The Spirit of Our Profession
In honor of Teacher Appreciation Day (May 7), here are some thoughts from Anne DiPardo. This blog was originally posted to the Exchange on Oct 10, 2012.
My friend Doris was afire with intellectual hunger right up until her recent death at age 98. Spinal stenosis had taken her posture, macular degeneration her ability to read, chemo her hair—and her hearing was so compromised that at the nonfiction book circle I led at her assisted living facility, we’d sit side by side and I’d use my big teacher voice. She’d lean in as I fairly shouted out the words, nodding my way from time to time. “I never knew all this,” she’d exclaim with a clap as we closed for the day, “and it’s just so interesting.” And questions, always questions, the restless desire to wonder and learn. Doris wasn’t biding her time waiting to die, but working through fresh information and juicy questions with the intensity of an elite athlete.
I think of Doris a lot in my work as a teacher educator. As the school year begins and I meet a new flock of young people embarking on this big adventure, I want them to know that fostering lifelong learning must be our prime goal for us as well as our students. These future colleagues are alive with promise, in love with our field, and deeply committed to enhancing the lives of their own students. But I find that they’re increasingly anxious, too. In candid moments, they worry aloud that they’ll be expected to adhere to meaningless procedures and scripts, that sharing uncertainty will damage their credibility. They want to be teachers because they’re luminous as learners, and in their own collaborative inquiry groups, ideas fire and grow. How to convince them that this is the spirit of our profession at its best, that it’s in this dynamic process--not the staid clutching of rules, templates, and checklists—that we compel students to step up? That given the inevitable complexities and uncertainties surrounding teaching and learning, this spirit is not just nice but essential?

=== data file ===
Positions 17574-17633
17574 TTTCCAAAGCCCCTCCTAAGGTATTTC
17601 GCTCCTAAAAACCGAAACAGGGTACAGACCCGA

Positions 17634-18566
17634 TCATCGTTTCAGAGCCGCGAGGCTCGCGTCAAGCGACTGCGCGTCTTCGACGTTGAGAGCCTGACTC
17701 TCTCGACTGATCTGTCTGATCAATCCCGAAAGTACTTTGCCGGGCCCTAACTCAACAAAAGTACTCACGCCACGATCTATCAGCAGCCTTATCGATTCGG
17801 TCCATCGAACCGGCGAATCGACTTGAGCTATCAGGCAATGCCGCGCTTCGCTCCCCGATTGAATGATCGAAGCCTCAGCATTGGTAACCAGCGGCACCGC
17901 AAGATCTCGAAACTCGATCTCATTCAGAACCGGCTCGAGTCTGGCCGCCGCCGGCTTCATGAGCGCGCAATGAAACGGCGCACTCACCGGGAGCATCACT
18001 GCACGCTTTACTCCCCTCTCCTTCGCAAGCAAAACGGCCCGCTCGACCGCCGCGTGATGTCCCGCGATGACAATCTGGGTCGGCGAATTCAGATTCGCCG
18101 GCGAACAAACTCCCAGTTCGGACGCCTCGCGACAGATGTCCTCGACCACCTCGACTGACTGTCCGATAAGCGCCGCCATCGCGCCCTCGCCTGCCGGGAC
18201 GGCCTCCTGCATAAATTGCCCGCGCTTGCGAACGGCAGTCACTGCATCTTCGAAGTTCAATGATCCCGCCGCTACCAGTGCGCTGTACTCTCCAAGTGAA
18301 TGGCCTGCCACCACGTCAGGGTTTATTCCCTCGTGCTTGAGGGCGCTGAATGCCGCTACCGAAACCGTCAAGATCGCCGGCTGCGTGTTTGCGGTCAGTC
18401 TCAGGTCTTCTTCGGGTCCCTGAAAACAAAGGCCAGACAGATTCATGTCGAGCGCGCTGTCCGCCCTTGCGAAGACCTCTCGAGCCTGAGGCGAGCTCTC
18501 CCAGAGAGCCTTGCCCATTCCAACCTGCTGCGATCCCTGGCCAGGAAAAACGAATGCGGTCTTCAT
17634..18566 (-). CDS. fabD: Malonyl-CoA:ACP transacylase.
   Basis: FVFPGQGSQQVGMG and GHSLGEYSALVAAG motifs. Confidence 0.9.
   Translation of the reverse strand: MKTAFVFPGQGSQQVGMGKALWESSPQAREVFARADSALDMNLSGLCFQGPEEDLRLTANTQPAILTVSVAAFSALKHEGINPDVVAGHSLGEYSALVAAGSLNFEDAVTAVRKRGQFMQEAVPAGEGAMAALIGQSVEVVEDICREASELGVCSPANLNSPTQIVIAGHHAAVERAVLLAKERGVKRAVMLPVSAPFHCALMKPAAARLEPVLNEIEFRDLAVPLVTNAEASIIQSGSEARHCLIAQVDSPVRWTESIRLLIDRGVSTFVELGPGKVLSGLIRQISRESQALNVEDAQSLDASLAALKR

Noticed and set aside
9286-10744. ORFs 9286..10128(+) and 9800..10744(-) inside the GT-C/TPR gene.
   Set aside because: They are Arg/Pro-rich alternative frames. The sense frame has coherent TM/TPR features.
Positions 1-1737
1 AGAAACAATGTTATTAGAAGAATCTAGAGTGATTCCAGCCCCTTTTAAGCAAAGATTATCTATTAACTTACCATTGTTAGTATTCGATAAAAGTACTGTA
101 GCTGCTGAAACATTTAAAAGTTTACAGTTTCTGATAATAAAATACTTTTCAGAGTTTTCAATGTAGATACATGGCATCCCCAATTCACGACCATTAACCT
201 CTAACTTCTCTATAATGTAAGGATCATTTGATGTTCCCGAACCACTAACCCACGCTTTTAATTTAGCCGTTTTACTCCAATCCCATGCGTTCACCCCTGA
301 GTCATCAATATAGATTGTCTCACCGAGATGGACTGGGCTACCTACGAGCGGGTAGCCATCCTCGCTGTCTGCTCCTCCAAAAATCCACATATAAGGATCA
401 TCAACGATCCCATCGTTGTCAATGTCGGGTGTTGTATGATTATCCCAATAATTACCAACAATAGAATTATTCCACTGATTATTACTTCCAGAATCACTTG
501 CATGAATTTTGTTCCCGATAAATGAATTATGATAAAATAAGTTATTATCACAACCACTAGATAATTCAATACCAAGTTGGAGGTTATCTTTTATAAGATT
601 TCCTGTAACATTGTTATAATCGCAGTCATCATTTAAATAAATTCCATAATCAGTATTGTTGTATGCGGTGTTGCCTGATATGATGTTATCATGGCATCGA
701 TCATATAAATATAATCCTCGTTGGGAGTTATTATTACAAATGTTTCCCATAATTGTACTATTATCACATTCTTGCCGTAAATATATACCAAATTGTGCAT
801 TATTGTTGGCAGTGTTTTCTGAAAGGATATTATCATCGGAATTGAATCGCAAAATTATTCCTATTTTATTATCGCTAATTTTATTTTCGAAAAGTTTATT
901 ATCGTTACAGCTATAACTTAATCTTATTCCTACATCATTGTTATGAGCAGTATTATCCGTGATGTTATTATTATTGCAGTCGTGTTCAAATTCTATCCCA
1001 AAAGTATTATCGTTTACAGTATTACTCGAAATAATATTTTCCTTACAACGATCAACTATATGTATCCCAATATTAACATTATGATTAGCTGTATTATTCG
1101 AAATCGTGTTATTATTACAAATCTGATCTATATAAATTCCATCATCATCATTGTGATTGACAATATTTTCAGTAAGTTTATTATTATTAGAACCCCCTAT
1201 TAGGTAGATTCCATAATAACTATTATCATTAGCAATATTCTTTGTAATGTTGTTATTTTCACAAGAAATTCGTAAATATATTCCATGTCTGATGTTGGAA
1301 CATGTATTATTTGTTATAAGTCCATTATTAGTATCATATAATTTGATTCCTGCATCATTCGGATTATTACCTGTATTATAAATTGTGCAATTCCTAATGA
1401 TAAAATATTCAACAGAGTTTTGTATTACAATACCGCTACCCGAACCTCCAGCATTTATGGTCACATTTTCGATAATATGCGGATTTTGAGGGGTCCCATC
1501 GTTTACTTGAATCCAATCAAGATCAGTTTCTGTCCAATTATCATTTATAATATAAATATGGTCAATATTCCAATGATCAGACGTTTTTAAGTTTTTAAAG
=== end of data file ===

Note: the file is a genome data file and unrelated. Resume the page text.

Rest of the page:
I want to tell them that the wonderful teachers I’ve known over the years are a lot like Doris in loving the questions, loving learning and growing, and depending upon one another for supportive and thought-provoking conversation. I quote Lytle and Cochran-Smith’s wonderful phrase “teaching as inquiry stance.” I admit that while there’s lots to be learned from methods courses, the real work is all about ambiguities and impromptu problem-solving, and that no one gets it right all the time. I tell them that they’ll know what I mean as they have opportunities to watch teacher learning communities in action and understand that where we come together as learners, wonderful things can happen for us and for our students. They hope I’m right, but they privately wonder: will they really have space to be anything other than steely sure-answer people?
For all these reasons and more, I’m profoundly grateful for the plans taking shape around NCLE. This fall, my students will explore the questions and challenges teachers are pondering here on the Learning Exchange, contemplate the fruits of collaborative inquiry through “Portraits of Change,” and seek the wisdom of more senior colleagues as they begin to formulate their own quandaries.
Here, they’ll witness our profession grappling with tough questions and enter into conversation with study groups working to foster enhanced cross-subject, school-level support for diverse learners.
Here, they’ll meet an intellectually generous profession comprised of people who, like my late friend Doris, are vitally alive and always growing because they’re always wondering. Making room for questions may feel daring, even counter-cultural in some quarters, but nothing remains more central to our professional growth, well-being, and capacity for serving students in powerful ways.
Have you had colleagues who've inspired you with their willingness to keep on questioning and learning? We'd welcome your stories via the Comments box below.
For more examples of educators who are grappling with the questions, just look around on the Exchange website. Among the many voices you'll find are these:
Liane Ramirez describes how working within a community of practice helped her realize "we're all learners."
Linda T. Parsons describes a close-knit community of inquiry she developed with a group of avid fourth-grade readers.
In this podcast, Cathy Fleischer, the facilitator of the Eastern Michigan Writing Project's Teacher Research Group, describes the process group members use to collaborate around their individual questions.
An administrator from an inquiry group in Rowland Unified School District in Rowland, California, reflects on the group's conversations and some of the questions they asked to help them learn differently.
In this podcast, Anne DiPardo interviews a team of educators from Skyline High School in Longmont, Colorado, about why they find it important to participate in collaborative inquiry around their professional practice.